This document outlines the basics of the Apex language. You may find it useful to review this Sample Script before or in conjunction with your reading of this document.

Contents

Local Variables and Expressions

Local variables can be defined at any point in a block and assigned a scope from that point forward. Sub-blocks cannot redefine the same variable name (hiding the variable in the parent block), since Java does not allow this, but parallel blocks can reuse a variable name. For example:

Integer i;
{
  // Integer i;   Not allowed
}

for (Integer j = 0; j < 10; j++);
for (Integer = 0; j < 10; j++);

All variables and expressions have a type that is:

  • A primitive type
  • The special type Null for the constant null
  • A concrete SObject type (e.g. Account, Contact, MyCustom__c)
  • An exception
  • An array of one of the following:
    • A primitive
    • A concrete SObject type

The special value null has a Null type and can be assigned to any variable.

Methods that return no value have the void type.

Type checking is strict and enforced at compile time. For example, an SObject field of type Integer cannot be assigned a String value — this error is caught by the parser.

Note. Compile-time exceptions are returned as specific API fault codes, with the line number and column of the error.

Declaration

Variables are declared with Java-style syntax. For example:

Integer i = 0;
String s;
Account a;
Account[] accs;

As with Java, multiple variables can be declared and initialized in a single statement using comma separation:

Integer i = 0, j, k = 1;

Primitives

The primitive data types are:

Integer, Double, Date, Datetime, String, Id, Boolean

All variables allow null as a value and are initialized to null, including Boolean.

The initial value can be overridden when the variable is defined, by providing an expression following the equality operator (like in Java).

  • The Boolean literals are true and false.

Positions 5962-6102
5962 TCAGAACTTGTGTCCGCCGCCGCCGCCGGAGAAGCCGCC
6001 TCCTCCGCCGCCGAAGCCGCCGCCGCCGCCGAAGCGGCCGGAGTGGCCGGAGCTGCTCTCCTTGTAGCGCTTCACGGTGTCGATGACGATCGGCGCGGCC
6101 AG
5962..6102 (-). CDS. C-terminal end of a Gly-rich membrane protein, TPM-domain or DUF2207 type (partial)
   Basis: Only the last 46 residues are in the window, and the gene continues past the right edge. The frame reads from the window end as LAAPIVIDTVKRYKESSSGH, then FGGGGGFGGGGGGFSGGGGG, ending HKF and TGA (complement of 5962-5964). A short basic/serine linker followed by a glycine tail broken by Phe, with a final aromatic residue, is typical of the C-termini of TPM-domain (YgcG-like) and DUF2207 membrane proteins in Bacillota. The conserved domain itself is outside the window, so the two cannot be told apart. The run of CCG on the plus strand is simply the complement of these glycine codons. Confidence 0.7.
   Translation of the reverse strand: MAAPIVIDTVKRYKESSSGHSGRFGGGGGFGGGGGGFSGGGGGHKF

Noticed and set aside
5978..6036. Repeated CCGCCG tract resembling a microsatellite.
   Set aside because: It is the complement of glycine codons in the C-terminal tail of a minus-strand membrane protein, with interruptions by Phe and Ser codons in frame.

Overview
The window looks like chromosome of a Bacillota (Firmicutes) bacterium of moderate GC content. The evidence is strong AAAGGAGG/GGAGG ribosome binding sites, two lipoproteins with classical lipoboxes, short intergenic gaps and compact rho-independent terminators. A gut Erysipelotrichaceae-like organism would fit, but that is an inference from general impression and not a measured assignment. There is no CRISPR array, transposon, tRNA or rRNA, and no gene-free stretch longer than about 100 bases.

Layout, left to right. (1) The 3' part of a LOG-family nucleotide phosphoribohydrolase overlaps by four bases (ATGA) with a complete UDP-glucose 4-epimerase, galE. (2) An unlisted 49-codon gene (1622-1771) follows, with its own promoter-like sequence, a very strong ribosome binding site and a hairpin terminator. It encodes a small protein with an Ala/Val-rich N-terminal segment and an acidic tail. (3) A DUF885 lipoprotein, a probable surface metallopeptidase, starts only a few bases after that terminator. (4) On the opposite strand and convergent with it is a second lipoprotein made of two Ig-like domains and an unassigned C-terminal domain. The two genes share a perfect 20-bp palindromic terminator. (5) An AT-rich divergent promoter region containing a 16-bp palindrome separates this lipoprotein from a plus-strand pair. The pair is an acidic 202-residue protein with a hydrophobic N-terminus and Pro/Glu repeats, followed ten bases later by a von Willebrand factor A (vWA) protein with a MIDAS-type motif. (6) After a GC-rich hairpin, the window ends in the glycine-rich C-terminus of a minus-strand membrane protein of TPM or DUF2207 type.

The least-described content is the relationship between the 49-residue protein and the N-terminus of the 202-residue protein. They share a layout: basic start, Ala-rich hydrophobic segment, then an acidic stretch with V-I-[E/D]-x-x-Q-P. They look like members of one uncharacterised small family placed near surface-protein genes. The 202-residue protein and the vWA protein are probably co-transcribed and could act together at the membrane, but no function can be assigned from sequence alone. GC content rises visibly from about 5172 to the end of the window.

• Integer and Double literals are distinguished by the decimal point.
  • Strings have the following features:
    • They must be surrounded by single quotes.
    • The same parsing rules apply as SOQL strings.
    • String field values can never be empty (only null).
    • String field values are always trimmed (the same semantics as Oracle and the AppExchange API). However, script-level String values can be empty or have leading or trailing spaces.
    • The same escape sequences are currently used as for SOQL strings.
  • Date and Datetime literals are also specified in the same format as in SOQL.
  • Ids are special strings that can only take valid AppExchange API 18-character Id values. Note that setting an Id to a 15-character value will actually set it to its 18-character representation. Any invalid Id will be rejected with a runtime exception.

The type AnyType cannot be used in a variable declaration, but AnyType fields in the AppExchange data model (such as EntityHistory.NewValue) are of this type – they must be converted at runtime using the valueOf() static methods.

SObject Abstract Type

An SObject type represents a row of data and can be declared using the API name of the SObject. For custom objects, use the usual __c syntax. For example:

Account a1;
Account a2 = new Account();
Account a3 = new Account(name='xxx');
CustomNoParent__c c;


Note. SObject is an abstract variable type. Variables cannot be defined with this type, instead they are declared with the specific SObject type name as above.

The Apex parser tracks the dependent custom objects used in a script (both at the script syntax level as well as embedded in SOQL statements) when the script is parsed and validated. The parser throws an exception when an invalid name is used. Note that read/write access and field-level security are honored based on the context user.

SObject fields can be accessed or changed with simple dot notation. For example:

Account a = new Account();
Contact c = new Contact();
System.debug(a.name);
a.name = 'xxx';
System.debug(c.account.name);

All SObject variables are initialized to null, but can be assigned a valid object reference with the new operator, as illustrated in the previous examples. The syntax allows the specification of initial field values (validated against the schema) using name=value tuples.